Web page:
Bruce Fontaine, Brian Ho and a raft of famous faces combine for eastern actioner ‘Beyond Redemption‘ – and Mike Leeder is impressed with the result…
Canadian film-Maker Bruce Fontaine cut his action movie making teeth in the world of Hong Kong Action Cinema, battling the likes of Jackie Chan in Operation Condor, Stephen Chow and Jackie Cheung in Curry & Pepper and Billy Blanks in King of the Kickboxers before then returning to Canada to work in front and behind the camera as a stuntman, choreographer and trainer on such projects as Future Sport, Blade: Trinity, Agent Cody Banks and more.
With Beyond Redemption, Fontaine makes his feature directorial debut with a cast that includes many of Canada’s top fight and stunt performers including Brian Ho (who has performed stunts in the likes of Marco Polo Season 1 and 2, Outcast, the upcoming Wolf Warrior 2 and the Sleeping Dogs video game / live action trailer), Supernatural and Kung Fu Killer‘s Osric Chau, Darren E Scott from Man with the Iron Fists and Almost Human, Linna Huynh, Tony Towe, Don Lew, Paul Wu, Johnson Phan, Vicky Huang, Patrick Sabongui, Peter Chao, The Chengman ,Leenda Dong and Hong Kong legend Eddie Ko from Johnnie To’s The Mission and John Woo’s Heroes Shed No Tears.
The premise: After successfully passing an initiation test to join the upper ranks of the Ching Tau Triad, undercover cop Billy Tong (Brian Ho) is brought in on a plan for a home invasion against a wealthy Chinese businessman that will give Billy the evidence he needs to bring down the gang and its ruthless leader, Big Brother Yuan. As plans are proceeding, Billy learns that his ex-wife is pregnant and begins questioning his career choices. Although Billy realises the need to put things right and prepare for his new family, his checkered past as a police officer complicates his decision to simply be reassigned. Things become complicated when he is forced to protect the daughter of a rival gang leader’s daughter as he learns both sides are planning to strike an important deal…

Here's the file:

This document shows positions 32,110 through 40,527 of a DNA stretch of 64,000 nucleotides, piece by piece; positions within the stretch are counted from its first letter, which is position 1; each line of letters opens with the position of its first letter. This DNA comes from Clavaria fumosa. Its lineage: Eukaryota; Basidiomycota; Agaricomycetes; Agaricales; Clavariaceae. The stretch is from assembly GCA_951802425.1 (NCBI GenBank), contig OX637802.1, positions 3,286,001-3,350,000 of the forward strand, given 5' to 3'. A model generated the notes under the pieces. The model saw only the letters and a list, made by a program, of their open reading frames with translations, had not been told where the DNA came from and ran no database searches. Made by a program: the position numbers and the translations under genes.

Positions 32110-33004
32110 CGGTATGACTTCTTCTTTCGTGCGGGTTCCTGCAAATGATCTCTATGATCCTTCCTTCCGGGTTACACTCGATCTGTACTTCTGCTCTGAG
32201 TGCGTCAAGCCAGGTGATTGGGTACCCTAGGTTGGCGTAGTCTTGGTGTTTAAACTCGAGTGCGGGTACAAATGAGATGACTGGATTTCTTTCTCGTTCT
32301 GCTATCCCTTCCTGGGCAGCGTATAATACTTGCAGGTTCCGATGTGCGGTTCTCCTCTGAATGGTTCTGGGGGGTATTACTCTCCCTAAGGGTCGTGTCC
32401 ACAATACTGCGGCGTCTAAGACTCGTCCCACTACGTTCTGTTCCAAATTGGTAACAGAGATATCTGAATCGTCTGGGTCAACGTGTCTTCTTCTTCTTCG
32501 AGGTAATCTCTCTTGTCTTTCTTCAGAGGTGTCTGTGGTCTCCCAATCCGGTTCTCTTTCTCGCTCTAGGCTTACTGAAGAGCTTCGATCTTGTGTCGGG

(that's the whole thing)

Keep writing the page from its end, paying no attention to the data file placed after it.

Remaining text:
In addition to his stunt and choreography work, Fontaine has been training a lot of martial artists and stunt people, and performing and choreographing for various video game companies, and shot several solid short films and fight sequences, but this marks his feature directorial debut. And with Beyond Redemption, Fontaine stays very true to his Hong Kong action cinema roots in delivering a high octane high impact action thriller, that not only showcases the impressive physical skills of his cast but also shows he’s now slouch when it comes to the dramatic side of things.
The story riffs on ideas we’ve seen before, the undercover Cop who begins to question his loyalties and how he should behave has been seen in Infernal Affairs, City on Fire, Cop on a Mission, To Live and Die in Tsim Sha Tsui, American Yakuza and even that Sleeping Dogs video game – something the movie nods its head to more than a few times. (Brian Ho’s role on Sleeping Dogs was to serve as the main motion capture and reference for the character of Wai Sheng and appear in live action trailer, which is where I got to work with him when I produced and coordinated the Hong Kong shoot).